The recent news about Russia's state-sponsored doping of its elite athletes has set tongues wagging and fingers tapping (across the blogosphere). When I phoned sports columnist Rohit Brijnath, he was already wading into his article "Fighting cheating is the duty of stars, nations, clubs, fans", which was published the next day on Nov 11 in The Straits Times.
He offered a factually comprehensive view of what doping involves in the current era. Where he and I differ is that his enthusiasm for sports stems from an enchantment of the superlative performance the human body appears to have endless capacity for.
That enthusiasm is justifiable only if one accepts the ultimate purpose in sports is what the Olympic creed stands for: "The important thing in life is not the triumph, but the fight; the essential thing is not to have won, but to have fought well."
Conversely, if the purpose is simply to win at any cost or to set records with the aid of any means, the game itself - based on time-honoured sporting values - then becomes secondary. That is hardly something worth rooting for.
My enthusiasm for sports is more basic and practical. Physically active sports pursued in moderation have multiple health benefits to humans. For that reason alone, I would encourage all who can to participate physically in a sport that they enjoy, for its own sake. My idiosyncrasy is that I have developed an addiction to punishing my own body by pushing it beyond its limits to fulfil my private goals. However, to fixate on performance enhancement to win public glory or strike a bonanza is to step onto a slippery slope.
The reasons against doping are the health risks of performance-enhancing drugs, the undermining of equality of opportunity for athletes, and the eventual destruction of drug-free sports as a global norm for competitors and the general public alike.
My personal antagonism towards doping in sports is not just over the health risk of performance- enhancing drugs. What I am most strongly against is the way society makes superstars of elite athletes who win. This distorts our appreciation of sports and the rules by which sports ought to be played. I also feel a sense of outrage at the massive earning power of star athletes which distorts the basis upon which work performance should be rewarded.
The big bucks stem from the overwhelming global attention that such stars command. Such attention is an almost inevitable outcome of the human need for entertainment and the diversion of the circus, once needs like food and shelter are fulfilled.
Sports industries are now major participants in creating and maintaining a daily circus for people who would otherwise be bored. The competition of the marketplace boosts rewards for the champions of "cirque du sport"; and higher stakes boost the willingness to take bigger risks.
Just study the table above, which shows how much top-drawer athletes earned last year from participation in their sports. Notice not only the unbelievable incomes of the top five earners but also that of the person at the bottom of the top 100 list. James Harden, the 100th top earner, makes US$18.8 million (S$26.6 million) a year. How many of us can say we would not be tempted to cheat a little for that kind of money? Agreeing to bend the rules might become an easier choice to make when a state-appointed or other competent physician is willing to supervise the doping to minimise the medical risks.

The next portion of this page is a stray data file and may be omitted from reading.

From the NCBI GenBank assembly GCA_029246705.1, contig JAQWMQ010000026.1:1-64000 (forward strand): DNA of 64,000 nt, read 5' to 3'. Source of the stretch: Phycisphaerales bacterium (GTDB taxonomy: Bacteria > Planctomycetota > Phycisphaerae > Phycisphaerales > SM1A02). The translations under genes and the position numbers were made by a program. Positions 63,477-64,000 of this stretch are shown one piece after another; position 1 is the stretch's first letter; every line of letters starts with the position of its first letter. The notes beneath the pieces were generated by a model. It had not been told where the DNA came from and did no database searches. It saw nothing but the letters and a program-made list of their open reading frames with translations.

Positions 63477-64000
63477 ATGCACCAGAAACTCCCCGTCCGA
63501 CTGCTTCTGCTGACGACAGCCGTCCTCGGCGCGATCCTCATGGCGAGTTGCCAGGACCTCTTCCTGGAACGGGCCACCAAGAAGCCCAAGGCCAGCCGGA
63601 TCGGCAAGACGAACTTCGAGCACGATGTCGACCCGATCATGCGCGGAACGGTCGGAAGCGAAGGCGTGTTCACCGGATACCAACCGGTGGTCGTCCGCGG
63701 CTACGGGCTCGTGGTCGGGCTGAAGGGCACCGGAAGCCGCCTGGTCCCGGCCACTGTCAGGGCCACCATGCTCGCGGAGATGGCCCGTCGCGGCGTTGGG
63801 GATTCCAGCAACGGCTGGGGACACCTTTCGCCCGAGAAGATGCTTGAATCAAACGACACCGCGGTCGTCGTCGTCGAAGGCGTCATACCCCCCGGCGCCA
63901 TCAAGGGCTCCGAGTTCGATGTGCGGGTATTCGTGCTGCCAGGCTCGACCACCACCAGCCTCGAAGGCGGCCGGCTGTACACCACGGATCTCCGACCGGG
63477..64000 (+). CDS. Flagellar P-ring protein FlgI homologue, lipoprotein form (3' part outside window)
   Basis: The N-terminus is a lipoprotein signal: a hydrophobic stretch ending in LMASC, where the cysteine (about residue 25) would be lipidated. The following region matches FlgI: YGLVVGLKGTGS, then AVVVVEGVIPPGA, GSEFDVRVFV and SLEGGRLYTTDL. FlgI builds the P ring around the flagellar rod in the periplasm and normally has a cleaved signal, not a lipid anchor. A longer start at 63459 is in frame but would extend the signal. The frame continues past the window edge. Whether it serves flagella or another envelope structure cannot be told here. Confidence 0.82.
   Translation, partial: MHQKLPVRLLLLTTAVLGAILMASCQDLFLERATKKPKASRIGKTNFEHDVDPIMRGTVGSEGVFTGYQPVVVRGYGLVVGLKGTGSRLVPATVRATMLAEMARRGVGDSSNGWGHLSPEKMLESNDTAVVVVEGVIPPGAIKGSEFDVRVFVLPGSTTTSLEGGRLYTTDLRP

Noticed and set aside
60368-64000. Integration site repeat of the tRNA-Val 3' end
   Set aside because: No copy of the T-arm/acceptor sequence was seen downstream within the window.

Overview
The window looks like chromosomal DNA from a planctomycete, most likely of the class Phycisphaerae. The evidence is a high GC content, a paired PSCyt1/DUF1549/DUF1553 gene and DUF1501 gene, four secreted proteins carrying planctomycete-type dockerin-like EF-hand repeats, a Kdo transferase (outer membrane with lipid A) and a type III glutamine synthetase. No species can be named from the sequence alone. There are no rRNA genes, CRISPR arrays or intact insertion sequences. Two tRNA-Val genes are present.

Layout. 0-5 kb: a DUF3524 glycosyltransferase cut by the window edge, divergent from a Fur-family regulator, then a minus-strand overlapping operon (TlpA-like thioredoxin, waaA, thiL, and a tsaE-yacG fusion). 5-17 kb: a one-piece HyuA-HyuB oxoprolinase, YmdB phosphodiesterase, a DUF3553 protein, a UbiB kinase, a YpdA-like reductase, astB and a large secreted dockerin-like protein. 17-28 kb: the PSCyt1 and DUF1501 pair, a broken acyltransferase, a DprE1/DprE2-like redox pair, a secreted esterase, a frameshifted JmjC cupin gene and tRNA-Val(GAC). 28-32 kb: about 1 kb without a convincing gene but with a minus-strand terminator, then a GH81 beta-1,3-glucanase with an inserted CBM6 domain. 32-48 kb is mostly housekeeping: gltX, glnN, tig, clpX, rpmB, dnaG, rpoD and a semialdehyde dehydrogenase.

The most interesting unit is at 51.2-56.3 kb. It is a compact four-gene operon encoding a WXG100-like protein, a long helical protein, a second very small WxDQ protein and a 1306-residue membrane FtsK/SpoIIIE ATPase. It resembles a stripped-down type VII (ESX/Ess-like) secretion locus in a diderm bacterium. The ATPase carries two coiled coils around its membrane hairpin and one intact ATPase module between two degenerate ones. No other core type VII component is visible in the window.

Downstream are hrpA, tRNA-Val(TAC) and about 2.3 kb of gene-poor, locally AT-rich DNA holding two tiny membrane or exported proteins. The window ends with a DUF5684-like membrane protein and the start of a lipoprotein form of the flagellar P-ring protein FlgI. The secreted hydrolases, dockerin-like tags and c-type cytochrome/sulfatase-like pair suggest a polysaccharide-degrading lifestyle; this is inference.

Not all superstar athletes dope, but the table gives an indication of how big the temptation can grow for those in the top ranks of athletic performance. It is not far-fetched to postulate that many might have succumbed, wittingly or unwittingly, to performance-enhancing substances of one sort or another. It's plausible that some of these substances might even have been processed to a high degree to avoid detection. To reach the top, it's safe to assume that few are relying on chicken soup alone.
The best illustration of this is the difficulty in finding a replacement to be proclaimed the "clean" winner of the seven Tour de France races after Lance Armstrong admitted to doping; it was close to impossible. The biggest argument for Armstrong's behaviour, spurious as it is ethically, is the belief that all other riders were doping.
A recent analysis of the "EPO Era" (named after the most commonly used drug, Erythropoietin) shows that the "everybody was doing it" defence may not be that far removed from reality. Teddy Cutler of SportingIntelligence.com recently took an excellent detailed look at all the top cyclists from 1998 through 2013 and whether or not they have ever been linked to blood doping or to a doctor linked to blood doping.
During this 16-year period, 12 Tour de France races were won by cyclists who were confirmed dopers. In addition, of the 81 different riders who finished in the top 10 of the Tour de France during this period, 65 per cent have been caught doping, admitted to blood doping, or have strong associations to doping and are suspected cheaters.
Other sports are also tainted in varying degrees. When states are complicit, mere suspension from competition won't eliminate the doping scourge. Stricter all-round testing will be necessary. Where organisations and individuals are concerned, it's within the scope of sporting federations to cap the remuneration of star athletes and subject these to stricter auditing. They do not deserve the huge sums of money they so easily command. If this temptation is removed, so will a major incentive to dope.